|dc.description.abstract||On many winter evenings in Christchurch, particulate air pollution reaches concentrations that are detrimental for public health. The Canterbury Regional Council (CRC) is currently in the process of preparing a proposed regional air plan, Part A: Air, which will control emissions from domestic solid fuel burners by banning coal burning, open fires, and placing emission criteria on remaining burners in the Christchurch Clean Air Zone 2000.
These domestic burning policies will require change in the home heating behaviour of approximately 50000 Christchurch households, who will inevitably incur costs. The purpose of my study is to assist the CRC in meeting its obligations to mitigate social effects, by identifying the social issues associated with domestic burning policies included in the draft Part A: Air, and developing an anticipatory social assessment strategy for addressing those issues.
The analytical framework I developed to structure my analysis, integrated a policy cycle model with a social assessment model to illustrate how social assessment could complement plan preparation processes under the Resource Management Act 1991, and later implementation. My analysis consisted of three stages. Firstly, I identified social issues according to the three categories of 'costs to users', 'social impacts' and 'public acceptance'. Secondly, I carried out a brief institutional analysis to determine how various institutions currently contribute to addressing the issues, what the key problem areas are, and further contributions organisations could make to addressing these. In the third stage, I developed a strategy to address social impact issues.
The main issues identified in association with 'costs to users' were, firstly, the uncertainty of ongoing funding for incentives programmes. Secondly, poor energy conservation measures serve to increase the costs of home heating. Recommendations to address these issues include: advocating the continuation of current funding programmes, such as the Christchurch Clean Air and Energy Efficiency Incentives Programme; and lobbying central government to continue funding the Energy Efficiency and Conservation Authority.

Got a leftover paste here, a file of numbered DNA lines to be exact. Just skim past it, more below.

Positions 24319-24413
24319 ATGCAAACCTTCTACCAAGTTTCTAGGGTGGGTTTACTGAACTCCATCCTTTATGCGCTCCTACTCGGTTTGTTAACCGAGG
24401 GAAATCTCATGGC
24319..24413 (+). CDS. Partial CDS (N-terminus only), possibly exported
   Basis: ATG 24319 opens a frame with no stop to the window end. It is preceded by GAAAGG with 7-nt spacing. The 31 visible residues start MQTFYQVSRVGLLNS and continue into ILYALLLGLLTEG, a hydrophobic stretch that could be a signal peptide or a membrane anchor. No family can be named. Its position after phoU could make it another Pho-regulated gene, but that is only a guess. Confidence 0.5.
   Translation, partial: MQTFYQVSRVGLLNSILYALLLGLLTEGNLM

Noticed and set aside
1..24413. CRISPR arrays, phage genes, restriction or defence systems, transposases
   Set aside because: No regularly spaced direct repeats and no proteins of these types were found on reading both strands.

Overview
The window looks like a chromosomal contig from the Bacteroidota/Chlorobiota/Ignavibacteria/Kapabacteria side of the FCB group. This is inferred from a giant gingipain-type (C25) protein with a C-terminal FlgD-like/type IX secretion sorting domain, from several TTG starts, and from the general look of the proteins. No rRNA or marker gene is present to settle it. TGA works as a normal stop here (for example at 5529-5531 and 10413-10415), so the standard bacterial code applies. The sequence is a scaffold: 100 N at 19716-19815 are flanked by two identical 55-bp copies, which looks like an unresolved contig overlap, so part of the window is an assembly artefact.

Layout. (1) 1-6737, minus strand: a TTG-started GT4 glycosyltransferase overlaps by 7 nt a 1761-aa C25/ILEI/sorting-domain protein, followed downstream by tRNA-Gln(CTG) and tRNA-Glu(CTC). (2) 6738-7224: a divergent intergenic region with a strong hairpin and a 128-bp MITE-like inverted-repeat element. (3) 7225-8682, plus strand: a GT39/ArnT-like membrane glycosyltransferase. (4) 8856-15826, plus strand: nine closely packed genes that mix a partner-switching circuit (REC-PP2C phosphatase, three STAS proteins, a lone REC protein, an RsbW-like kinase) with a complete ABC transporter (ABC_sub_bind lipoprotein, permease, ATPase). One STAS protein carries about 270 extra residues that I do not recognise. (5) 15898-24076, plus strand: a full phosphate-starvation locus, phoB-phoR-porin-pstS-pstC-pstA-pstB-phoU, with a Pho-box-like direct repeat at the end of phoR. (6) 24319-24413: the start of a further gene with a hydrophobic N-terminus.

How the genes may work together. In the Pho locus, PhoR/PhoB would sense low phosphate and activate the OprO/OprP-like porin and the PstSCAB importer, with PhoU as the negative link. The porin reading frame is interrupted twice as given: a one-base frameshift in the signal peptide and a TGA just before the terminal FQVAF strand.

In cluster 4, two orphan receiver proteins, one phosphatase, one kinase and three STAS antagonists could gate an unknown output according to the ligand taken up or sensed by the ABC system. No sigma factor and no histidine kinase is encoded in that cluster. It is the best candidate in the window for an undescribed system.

Public acceptance of policies is relatively high, but a significant proportion of the population continue to oppose the domestic burning policies. It appears that, in addition to costs of replacing heating appliances, lack or denial of information, misinformation, and lack of regard for public good are some factors that contribute to opposition. Opinions are based, not only around management policies themselves, but also around the definition of air pollution issues, personal effects of the policies, and perceptions of the process being undertaken by the CRC. Recommendations for the CRC to further encourage public acceptance include: maintaining a high profile and continuing education and publicity. More specifically, a mobile information desk that can take information to the suburban community, and regular columns in newspapers are recommended as communication channels to respond to public concerns, disseminate new information and address the issues around which people form opposition,.
The greatest social impacts will be incurred by those households with the least expendable income. Hardship in Christchurch is increasing quite independently of domestic burning policies, and these policies will inevitably exacerbate hardship problems. One of the problems associated with addressing these social impacts is the lack of clear delineation of functions between the CRC and Christchurch City Council (CCC) in relation to community wellbeing and funding. The strategy I develop for addressing these social impacts consists of five elements: funding, provision of assistance, identification of the target population, coordination, and monitoring and evaluation. The strategy advocates the utilisation of existing institutional structures and functions, directing them towards CRC's goals of avoiding, remedying, or mitigating increased hardship as a result of their policies. A variety of organisations including government bodies (e.g., Crown Public Health, and the CCC), community service organisations (e.g., Community Energy Action and the Mayors Welfare Fund) and private sector organisations (e.g., Southpower) are included in the strategy. To address social impacts, my recommendations essentially establish a set of five working groups to scope, plan and start running the five elements of the strategy.
Additional recommendations relate to: clarifying the roles and functions of the CRC and CCC; expressing concerns to the central government and recommending they address community hardship.||en